Congress has required that the Air Force secretary certify the F-35 will be in top shape within two years before future contracts are signed. Lockheed Martin has also spent $1 billion of its own money for production while awaiting the contract negotiations.

Congress withheld $1 billion of about $5.3 billion the USAF requested for F-35s this year until the certification is made. The Secretary of the Air Force must certify the F-35 is fully capable with all improvements completed within two years. The most advanced “3F” version software and the ability to carry a full range of weapons will be a part of the requirements for final certification.

On August 2nd, the USAF declared IOC (Initial Operational Capability) for the F-35A.

The 9th and 10th Low rate initial production contracts are for 57 and 90 aircraft respectively. The contracts are expected to be valued around $14 billion dollars. Lockheed has been spending its own money to continue the production line while awaiting the certification–to the tune of $1 billion dollars.

“We expected to recover a significant amount of cash associated with the completion of negotiations” on the two contracts by now, Lockheed Chief Financial Officer Bruce Tanner told analysts during a July 19 earnings call.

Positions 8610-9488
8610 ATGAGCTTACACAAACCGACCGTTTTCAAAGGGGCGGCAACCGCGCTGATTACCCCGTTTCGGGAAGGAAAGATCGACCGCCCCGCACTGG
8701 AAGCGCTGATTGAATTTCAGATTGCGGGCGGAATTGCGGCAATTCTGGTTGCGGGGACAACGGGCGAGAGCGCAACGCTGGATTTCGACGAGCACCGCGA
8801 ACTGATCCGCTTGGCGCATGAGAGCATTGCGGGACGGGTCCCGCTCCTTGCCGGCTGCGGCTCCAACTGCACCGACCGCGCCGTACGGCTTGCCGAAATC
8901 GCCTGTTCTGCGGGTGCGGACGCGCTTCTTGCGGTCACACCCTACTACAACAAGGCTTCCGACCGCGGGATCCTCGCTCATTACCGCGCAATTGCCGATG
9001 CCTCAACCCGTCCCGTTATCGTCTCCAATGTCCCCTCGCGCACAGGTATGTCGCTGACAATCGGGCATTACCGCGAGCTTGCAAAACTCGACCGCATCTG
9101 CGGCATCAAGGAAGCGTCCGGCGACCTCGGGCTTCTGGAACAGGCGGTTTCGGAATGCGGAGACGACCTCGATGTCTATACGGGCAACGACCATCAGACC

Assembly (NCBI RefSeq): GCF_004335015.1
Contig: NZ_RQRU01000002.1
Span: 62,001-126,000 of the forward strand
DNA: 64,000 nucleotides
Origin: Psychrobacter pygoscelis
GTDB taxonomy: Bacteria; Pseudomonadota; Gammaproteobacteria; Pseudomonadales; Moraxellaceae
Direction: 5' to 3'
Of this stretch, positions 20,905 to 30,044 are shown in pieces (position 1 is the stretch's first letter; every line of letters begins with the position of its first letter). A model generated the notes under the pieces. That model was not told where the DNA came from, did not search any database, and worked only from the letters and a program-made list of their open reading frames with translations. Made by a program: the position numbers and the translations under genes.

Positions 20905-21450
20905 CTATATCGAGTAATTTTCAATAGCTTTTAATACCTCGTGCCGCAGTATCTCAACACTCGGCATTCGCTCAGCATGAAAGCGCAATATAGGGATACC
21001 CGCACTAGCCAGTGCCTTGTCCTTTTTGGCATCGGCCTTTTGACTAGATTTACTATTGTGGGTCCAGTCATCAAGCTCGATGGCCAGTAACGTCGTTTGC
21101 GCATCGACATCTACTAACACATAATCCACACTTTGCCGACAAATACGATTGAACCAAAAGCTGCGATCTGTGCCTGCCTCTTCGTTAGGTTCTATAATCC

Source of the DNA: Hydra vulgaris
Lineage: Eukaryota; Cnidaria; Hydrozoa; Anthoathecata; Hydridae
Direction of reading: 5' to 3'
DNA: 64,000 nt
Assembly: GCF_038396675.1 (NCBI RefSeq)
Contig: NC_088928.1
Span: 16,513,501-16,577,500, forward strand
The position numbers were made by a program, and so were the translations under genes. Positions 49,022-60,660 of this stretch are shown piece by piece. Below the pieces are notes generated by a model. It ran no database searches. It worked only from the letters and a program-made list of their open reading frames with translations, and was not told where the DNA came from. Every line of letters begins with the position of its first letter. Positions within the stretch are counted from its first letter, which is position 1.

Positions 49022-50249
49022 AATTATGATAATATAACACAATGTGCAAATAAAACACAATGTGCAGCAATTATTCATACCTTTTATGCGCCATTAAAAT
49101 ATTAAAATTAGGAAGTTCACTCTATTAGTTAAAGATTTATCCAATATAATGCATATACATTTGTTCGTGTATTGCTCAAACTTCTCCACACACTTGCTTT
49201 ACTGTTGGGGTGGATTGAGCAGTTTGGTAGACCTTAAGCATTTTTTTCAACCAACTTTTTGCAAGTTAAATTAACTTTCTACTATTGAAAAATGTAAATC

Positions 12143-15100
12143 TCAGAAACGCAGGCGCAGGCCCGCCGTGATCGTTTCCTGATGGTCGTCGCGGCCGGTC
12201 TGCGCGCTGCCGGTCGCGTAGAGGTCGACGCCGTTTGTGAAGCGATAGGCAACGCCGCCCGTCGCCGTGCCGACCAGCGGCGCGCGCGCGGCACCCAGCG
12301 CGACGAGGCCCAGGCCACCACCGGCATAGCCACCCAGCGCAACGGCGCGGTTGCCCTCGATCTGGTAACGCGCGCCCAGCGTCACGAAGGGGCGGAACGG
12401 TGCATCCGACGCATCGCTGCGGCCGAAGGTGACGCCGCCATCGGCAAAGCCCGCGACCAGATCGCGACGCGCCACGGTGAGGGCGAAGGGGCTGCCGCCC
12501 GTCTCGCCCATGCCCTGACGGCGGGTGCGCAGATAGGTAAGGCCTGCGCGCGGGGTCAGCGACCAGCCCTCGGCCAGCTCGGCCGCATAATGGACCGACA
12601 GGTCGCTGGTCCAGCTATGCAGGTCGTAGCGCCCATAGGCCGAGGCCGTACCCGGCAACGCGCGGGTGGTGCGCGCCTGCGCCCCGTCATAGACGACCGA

The 5th Generation fighter is America’s most expensive military weapons system at a projected cost of about $379 billion. Foreign sales are partners such as the U.K., Italy, Israel, Australia, and Japan are key to driving the individual sales costs of the jet down. The USAF is the largest buyer with an expected 1763 F-35’s to be procured.

“Our goal and our intent is to have the secretary’s certification completed before they would sign the final [contract]” Lieutenant General Arnold Bunch, the service’s top uniformed acquisition official, said.

No date has been released on when the certification will occur.

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Top Photo credit: A four-ship of F-35A Lightning IIs returns to Eglin Air Force Base. Hill AFB F-35’s were the first to receive IOC (initial operational capability). (Photo courtesy of Fox 6 Now)